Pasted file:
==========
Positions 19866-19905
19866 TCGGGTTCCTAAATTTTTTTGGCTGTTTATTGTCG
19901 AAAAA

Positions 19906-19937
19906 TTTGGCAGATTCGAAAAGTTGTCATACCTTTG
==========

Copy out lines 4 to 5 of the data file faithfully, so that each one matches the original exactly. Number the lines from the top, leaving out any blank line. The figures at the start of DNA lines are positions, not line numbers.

Positions 19906-19937
19906 TTTGGCAGATTCGAAAAGTTGTCATACCTTTG